The conditions of crisis continue. The educational bureaucracy proved more resistant to reform than the municipal unions; the dropout rate remains high and the schools often ineffectual and overcrowded. But a new downtown convention center was built and Philadelphia-Camden was chosen as one of the federal government’s “urban empowerment zones.” In 1992, the federal government took control of the Philadelphia Housing Authority, considered by many to be the most incompetent and corrupt in the country. It was the largest takeover of its kind. Then, in an unprecedented arrangement between the city and the federal government, Rendell became chairman of the housing authority board, and the Department of Housing and Urban Development allocated funds to improve the stock of ailing public housing, a quarter of which was actually vacant.

The story of the Philadelphia Navy Yard is the climax of Bissinger’s book. The yard was about to close after 194 years of shipbuilding, putting thousands out of work. A German corporation that was interested in building cruise ships in the US was approached by the city, which expected that 6,000 jobs and tax benefits as high as $30 million would result if the yard was kept going. After complex negotiations, the cost of modernizing the facilities was to be shared between the Germans, the states of Pennsylvania and New Jersey, the regional port authority, and the city. Then Pennsylvania’s Republican governor, Tom Ridge, withdrew his support. Cohen devised a plan to float a bond issue to make up the shortfall. At the last minute, Ridge, in an apparent fit of pique, publicly (and inaccurately) attacked the German shipbuilder for not making a larger investment. The chagrined Germans withdrew; the deal fell through. (A Norwegian shipbuilder recently signed a contract with the city to reactivate the Navy Yard.)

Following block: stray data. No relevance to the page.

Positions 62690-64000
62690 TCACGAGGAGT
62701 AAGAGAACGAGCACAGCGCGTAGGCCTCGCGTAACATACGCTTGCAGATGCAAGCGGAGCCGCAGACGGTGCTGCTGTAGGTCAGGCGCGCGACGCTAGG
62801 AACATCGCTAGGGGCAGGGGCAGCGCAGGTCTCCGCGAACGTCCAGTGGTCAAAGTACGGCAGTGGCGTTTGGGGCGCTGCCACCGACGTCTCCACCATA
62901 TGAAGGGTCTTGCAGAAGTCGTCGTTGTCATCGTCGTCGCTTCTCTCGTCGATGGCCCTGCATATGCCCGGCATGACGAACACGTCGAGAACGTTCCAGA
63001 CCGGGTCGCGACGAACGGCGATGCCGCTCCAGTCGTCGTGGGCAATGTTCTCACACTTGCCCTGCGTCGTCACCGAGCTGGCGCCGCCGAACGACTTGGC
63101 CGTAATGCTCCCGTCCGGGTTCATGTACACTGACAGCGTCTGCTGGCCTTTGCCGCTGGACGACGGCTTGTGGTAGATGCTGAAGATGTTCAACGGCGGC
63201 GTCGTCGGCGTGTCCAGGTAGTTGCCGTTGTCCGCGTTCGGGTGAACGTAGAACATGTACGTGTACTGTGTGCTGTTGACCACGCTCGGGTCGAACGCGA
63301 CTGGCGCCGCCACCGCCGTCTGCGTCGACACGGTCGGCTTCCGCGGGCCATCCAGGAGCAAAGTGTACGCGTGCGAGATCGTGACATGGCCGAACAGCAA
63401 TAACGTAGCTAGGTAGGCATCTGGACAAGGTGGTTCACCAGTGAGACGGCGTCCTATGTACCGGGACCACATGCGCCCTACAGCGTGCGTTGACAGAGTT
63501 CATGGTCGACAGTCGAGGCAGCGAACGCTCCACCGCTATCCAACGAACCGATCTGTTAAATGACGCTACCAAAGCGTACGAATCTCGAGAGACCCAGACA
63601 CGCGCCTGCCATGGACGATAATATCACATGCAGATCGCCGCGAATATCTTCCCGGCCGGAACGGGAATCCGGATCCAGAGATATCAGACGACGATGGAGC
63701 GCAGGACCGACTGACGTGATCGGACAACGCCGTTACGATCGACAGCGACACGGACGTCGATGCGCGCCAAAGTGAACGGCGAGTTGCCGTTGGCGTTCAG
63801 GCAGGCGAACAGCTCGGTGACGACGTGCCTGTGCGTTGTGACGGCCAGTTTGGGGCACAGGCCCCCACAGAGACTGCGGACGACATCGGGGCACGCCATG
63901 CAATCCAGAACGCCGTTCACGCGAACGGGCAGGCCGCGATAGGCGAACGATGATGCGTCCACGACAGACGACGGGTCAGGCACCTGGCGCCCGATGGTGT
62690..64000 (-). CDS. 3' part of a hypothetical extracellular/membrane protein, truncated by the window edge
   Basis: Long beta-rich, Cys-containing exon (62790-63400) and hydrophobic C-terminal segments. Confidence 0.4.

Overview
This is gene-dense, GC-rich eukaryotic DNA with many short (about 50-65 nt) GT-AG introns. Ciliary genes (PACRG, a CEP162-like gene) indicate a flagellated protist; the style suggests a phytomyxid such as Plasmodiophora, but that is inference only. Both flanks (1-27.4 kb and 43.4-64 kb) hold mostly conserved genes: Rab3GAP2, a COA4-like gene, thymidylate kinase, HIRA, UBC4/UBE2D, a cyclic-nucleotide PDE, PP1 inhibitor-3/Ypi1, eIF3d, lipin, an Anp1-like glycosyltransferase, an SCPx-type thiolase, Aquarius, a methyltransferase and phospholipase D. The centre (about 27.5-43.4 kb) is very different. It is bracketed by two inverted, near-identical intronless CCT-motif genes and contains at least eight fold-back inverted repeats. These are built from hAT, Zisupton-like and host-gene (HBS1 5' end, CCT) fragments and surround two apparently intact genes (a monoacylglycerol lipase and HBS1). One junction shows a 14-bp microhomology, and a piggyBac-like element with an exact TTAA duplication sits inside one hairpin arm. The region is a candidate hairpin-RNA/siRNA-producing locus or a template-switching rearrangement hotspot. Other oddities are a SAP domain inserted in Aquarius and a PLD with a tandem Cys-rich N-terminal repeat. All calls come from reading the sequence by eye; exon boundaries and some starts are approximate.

Bissinger also chronicles the small daily vicissitudes that befall a big-city mayor: a local factory closes, a policeman is shot, neighborhood racial conflicts flare up. Indeed, most of the time Rendell seems more like a municipal father figure than an administrator—commiserating, cajoling, back-slapping, scolding. Some of the most lively scenes in the book concern these ordinary activities, in which we get some sense of Rendell’s simple and friendly but also shrewd way of dealing with people. The mayor is also a kind of referee. Philadelphia, more than most American cities, consists of neighborhoods that enjoy great autonomy, with whites largely segregated from blacks. An experienced community activist once described ward politics to me as based on the idea of “Something for everybody; not too much for anybody.” Philadelphians engage in an extreme form of localism that frequently stymied even as able a politician as Rendell. “The racial politics that had been displayed during the first term made easy decisions difficult and fractious,” Bissinger writes. “The extortionate threats of every self-interest group imaginable, vowing to heap embarrassment and woe on the mayor if he didn’t do exactly what they wanted, had a similar impact, to the point where the public interest often seemed irrelevant.”